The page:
“Chase The Mountain” is a metaphor for pursuing your dreams. Sometimes our dreams seem as big as an un-climbable mountain, it can seem that it will never be a reality.
For me, my “mountain” is actual mountains… all over the west and the animals that reside within them. When you see a mountain from a distance, it looks like a solid formidable mass, but the closer you get you can see detailed paths, trails, and proof that others have gone before you. Even a small animal trail, with the brush and grass slightly trampled down, sets a path before you, and gives you a boost of confidence and intrigue to start the journey yourself.
Montana has always been the pinnacle of my Western dreams. When I imagine the West I think of the open range, snowy mountain peaks, and fast moving streams. Montana is a paradise for the adventurer, and the hunter alike. Although Montana has always been at the top of my list, I honestly never planned on going because of the challenges. If you think about the drive time (30 Hours from Nashville), and overall logistics, Montana didn’t feel realistic.
Colorado has always been the state that I have researched (hunted once) and been most interested in realistically. It’s a state that I have some connection to, as I have family that’s hunted there multiple times. It’s much easier to plan for, tags are over the counter, and honestly overall it seems far less intimidating than Montana.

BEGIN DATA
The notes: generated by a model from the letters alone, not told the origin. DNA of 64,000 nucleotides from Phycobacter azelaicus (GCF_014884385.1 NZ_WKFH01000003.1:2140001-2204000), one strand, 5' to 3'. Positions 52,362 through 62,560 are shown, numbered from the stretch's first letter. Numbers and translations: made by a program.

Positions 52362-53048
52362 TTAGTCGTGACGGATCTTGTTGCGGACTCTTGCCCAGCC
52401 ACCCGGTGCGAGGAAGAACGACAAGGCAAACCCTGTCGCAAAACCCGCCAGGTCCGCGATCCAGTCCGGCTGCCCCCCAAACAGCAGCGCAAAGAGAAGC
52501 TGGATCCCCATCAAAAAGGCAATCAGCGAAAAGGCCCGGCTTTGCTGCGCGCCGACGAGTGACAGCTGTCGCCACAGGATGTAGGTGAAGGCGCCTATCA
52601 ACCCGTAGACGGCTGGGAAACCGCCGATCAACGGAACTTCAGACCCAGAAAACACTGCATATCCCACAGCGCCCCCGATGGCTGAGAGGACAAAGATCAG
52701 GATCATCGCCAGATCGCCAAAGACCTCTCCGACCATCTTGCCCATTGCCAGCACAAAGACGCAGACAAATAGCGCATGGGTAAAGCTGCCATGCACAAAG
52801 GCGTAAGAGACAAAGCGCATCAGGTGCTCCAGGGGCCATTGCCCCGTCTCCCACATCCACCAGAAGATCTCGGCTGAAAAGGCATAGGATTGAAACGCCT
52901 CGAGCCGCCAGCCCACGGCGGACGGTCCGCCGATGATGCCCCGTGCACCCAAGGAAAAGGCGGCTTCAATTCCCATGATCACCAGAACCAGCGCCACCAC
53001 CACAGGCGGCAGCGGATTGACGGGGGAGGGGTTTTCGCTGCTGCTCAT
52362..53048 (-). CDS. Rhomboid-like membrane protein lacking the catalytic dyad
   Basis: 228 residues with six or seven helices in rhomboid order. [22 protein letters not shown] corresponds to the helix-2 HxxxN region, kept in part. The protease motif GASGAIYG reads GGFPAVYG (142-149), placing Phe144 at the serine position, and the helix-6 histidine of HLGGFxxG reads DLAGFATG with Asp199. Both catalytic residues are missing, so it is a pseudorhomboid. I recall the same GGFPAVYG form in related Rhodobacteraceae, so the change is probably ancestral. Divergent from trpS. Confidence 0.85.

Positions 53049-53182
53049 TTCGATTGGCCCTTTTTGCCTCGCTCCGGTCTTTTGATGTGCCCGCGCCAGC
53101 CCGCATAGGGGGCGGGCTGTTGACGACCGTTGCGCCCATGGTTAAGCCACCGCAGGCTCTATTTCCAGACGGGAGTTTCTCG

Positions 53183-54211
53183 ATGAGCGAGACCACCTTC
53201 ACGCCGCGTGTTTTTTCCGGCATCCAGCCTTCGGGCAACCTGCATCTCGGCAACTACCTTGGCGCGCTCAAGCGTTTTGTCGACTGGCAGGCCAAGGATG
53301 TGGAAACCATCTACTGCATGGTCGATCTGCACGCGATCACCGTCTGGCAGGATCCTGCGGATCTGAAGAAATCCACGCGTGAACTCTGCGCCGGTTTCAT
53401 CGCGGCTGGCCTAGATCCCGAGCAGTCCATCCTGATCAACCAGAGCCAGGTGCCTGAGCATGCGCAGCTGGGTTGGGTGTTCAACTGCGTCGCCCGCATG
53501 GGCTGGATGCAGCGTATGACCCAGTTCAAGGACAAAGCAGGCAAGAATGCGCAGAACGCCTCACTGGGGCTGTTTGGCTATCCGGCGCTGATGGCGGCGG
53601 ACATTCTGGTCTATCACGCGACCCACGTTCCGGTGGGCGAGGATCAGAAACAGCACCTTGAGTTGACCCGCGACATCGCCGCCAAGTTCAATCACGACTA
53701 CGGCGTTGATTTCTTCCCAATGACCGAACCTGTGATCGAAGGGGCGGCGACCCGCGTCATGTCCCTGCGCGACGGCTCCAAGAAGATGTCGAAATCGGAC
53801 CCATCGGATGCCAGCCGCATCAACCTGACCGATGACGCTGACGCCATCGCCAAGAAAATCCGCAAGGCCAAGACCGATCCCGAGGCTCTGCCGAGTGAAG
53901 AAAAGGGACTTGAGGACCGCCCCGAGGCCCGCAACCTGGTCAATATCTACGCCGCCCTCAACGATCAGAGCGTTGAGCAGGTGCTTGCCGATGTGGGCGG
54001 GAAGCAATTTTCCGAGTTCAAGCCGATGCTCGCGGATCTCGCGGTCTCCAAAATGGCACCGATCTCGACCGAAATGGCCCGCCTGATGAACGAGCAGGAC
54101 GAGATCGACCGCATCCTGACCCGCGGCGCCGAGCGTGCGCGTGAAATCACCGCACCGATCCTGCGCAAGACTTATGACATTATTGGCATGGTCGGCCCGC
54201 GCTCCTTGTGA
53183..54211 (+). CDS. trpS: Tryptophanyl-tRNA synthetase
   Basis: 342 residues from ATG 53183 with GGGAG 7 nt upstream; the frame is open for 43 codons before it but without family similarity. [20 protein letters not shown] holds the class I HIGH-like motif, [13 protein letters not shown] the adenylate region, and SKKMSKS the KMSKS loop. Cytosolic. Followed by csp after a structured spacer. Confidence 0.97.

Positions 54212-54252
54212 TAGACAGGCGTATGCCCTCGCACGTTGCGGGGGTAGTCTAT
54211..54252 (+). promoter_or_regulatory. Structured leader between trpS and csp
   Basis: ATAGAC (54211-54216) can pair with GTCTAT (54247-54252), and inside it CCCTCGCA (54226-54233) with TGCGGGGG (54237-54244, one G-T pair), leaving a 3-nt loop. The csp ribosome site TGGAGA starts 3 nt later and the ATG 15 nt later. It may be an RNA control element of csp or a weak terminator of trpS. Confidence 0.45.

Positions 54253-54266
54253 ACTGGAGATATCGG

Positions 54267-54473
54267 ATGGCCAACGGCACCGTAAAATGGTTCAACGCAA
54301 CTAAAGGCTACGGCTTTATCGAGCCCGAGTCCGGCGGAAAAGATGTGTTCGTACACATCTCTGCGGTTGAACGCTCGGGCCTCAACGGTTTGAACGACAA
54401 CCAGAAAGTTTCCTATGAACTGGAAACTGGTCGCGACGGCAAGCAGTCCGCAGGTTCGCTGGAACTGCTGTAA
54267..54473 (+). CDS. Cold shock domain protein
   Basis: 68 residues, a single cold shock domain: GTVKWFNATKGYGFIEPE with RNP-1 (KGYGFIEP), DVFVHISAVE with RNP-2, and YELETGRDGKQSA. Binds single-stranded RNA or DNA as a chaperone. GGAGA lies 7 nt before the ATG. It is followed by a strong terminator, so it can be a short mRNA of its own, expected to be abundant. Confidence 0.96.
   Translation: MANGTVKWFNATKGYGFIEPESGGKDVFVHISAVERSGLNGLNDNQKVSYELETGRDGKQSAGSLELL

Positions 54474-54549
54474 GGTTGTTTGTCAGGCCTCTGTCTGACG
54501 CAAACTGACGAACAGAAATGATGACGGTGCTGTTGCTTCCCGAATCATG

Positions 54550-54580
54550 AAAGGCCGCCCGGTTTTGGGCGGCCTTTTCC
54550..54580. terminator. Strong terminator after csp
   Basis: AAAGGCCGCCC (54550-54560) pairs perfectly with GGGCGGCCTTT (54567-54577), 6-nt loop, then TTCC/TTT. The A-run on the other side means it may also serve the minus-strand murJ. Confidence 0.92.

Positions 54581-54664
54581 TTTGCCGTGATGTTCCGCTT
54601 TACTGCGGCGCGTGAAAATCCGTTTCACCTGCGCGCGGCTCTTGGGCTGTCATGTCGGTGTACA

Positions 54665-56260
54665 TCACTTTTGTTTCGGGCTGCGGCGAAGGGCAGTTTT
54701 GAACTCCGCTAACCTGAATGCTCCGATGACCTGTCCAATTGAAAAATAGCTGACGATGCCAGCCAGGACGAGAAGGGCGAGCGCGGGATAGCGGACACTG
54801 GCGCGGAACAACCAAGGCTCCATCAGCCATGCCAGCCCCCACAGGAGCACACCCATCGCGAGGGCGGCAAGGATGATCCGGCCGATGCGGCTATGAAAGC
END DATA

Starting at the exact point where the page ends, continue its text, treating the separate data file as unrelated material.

Yet in 2015, as I was making my plans to hunt CO, something happened. A connection with a few friends, and one of them living in Montana, not to mention the fact that I had airline cash practically fall into my lap, was all it took to convince me Montana would be my next western destination.
Now that I knew where I was going, I had to draw a tag. Elk would normally have been my answer, but after some research, it didn’t seem as plausible to get the meat home if I was successful. Mule Deer has always interested me, and has been number two on my dream hunts. I sent my application off, and I was ecstatic when I drew successfully.
THE FIRST FEW DAYS
I have hunted in the mountains before, and at a time when I was in decent shape. From past experience, I knew that I would need to be in good physical condition, and prepare my body accordingly. It took the entire year to get my out-of-shape body back into order, so if you are planning on going on a mountain hunt – start preparing now! The first day as always was the worst physically. Getting your lungs and breathing adjusted to higher altitudes with less oxygen is always a transition.
Day one was also a reality check. The reality was the mule deer were not going to play by my rules. Unfortunately, they are not around every corner like I had dreamed of for the past 10 months. Going in I thought I would be wading through smaller bucks in order to get to the big ones – WRONG!
Mule deer have a different disposition than whitetails. A whitetail in the southeast will bolt on the notion that you are after him/her, and they will alert you with a flick of their white tail. Muley’s, on the other hand, have the confidence of Muhammed Ali. They believe in the ability to stay hidden by waiting you out. So the first few days it took some time adjusting to their habits and learning how to spot them in the sagebrush.